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pyridine

pyridine (pĭrˈĭdēn) [key] or azine ăzˈēn, C5H5N, colorless, flammable, toxic liquid with a putrid odor. It melts at - 42°C and boils at 115.5°C. Chemically, it is a heterocyclic aromatic tertiary amine (see under amino group). Its molecule resembles that of benzene, one carbon-hydrogen unit in the benzene ring being replaced with a nitrogen molecule. It is miscible with water and with most organic solvents. Its aqueous solution is slightly alkaline. Pyridine is used as a solvent, as a denaturant for alcohol, and as a starting material in the synthesis of other compounds. Compounds that can be derived from pyridine include antihistamines and vitamins. Pyridine is obtained from bone oil or from coal tar by destructive distillation, which decomposes alkaloids that contain it. Alkaloids that contain pyridine include coniine, piperine (the alkaloid in pepper), and nicotine (present in tobacco); free pyridine is present in tobacco smoke.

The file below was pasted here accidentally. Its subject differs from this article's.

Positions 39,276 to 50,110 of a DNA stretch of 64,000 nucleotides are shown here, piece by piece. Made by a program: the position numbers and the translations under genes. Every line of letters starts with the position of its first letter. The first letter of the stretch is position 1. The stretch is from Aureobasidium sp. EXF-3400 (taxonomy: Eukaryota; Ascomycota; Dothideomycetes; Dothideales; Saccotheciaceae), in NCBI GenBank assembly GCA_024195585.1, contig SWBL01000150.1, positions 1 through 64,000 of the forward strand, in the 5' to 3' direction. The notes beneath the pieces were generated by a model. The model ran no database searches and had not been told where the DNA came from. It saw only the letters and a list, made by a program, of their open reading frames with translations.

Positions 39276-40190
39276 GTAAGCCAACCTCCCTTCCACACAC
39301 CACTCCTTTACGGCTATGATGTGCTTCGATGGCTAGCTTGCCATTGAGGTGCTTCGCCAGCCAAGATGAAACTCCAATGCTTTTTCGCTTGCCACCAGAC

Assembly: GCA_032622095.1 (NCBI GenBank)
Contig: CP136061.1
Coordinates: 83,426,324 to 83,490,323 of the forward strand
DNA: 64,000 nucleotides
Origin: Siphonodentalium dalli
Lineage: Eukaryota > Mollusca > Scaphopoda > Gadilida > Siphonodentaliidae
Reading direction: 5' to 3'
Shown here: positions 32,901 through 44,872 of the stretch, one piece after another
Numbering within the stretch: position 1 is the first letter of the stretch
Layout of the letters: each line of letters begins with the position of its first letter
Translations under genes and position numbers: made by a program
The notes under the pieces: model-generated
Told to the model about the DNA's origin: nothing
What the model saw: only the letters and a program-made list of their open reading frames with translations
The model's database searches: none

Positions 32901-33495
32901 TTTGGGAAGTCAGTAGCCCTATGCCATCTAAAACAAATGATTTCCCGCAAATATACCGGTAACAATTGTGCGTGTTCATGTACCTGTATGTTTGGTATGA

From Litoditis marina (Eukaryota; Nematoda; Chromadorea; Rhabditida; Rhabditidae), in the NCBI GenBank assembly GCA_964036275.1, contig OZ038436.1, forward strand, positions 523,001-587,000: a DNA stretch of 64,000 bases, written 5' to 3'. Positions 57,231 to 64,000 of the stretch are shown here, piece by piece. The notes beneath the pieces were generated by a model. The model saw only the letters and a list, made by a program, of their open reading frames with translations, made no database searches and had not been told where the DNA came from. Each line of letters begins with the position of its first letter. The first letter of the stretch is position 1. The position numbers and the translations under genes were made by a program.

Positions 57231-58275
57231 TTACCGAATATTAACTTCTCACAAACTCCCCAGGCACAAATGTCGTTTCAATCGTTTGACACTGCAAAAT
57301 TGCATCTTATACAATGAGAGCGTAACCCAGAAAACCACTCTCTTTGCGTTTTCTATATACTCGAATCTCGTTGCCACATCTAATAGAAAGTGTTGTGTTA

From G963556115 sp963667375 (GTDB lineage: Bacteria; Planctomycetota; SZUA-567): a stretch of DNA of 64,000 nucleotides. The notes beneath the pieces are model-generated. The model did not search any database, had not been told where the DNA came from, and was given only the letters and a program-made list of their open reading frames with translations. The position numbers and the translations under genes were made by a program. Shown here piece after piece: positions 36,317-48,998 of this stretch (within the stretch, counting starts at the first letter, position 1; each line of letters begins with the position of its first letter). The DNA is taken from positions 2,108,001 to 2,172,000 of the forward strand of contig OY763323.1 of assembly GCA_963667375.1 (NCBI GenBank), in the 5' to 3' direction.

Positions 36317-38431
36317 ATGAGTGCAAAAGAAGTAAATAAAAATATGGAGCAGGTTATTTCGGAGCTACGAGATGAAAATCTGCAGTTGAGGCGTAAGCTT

The Columbia Electronic Encyclopedia, 6th ed. Copyright © 2012, Columbia University Press. All rights reserved.

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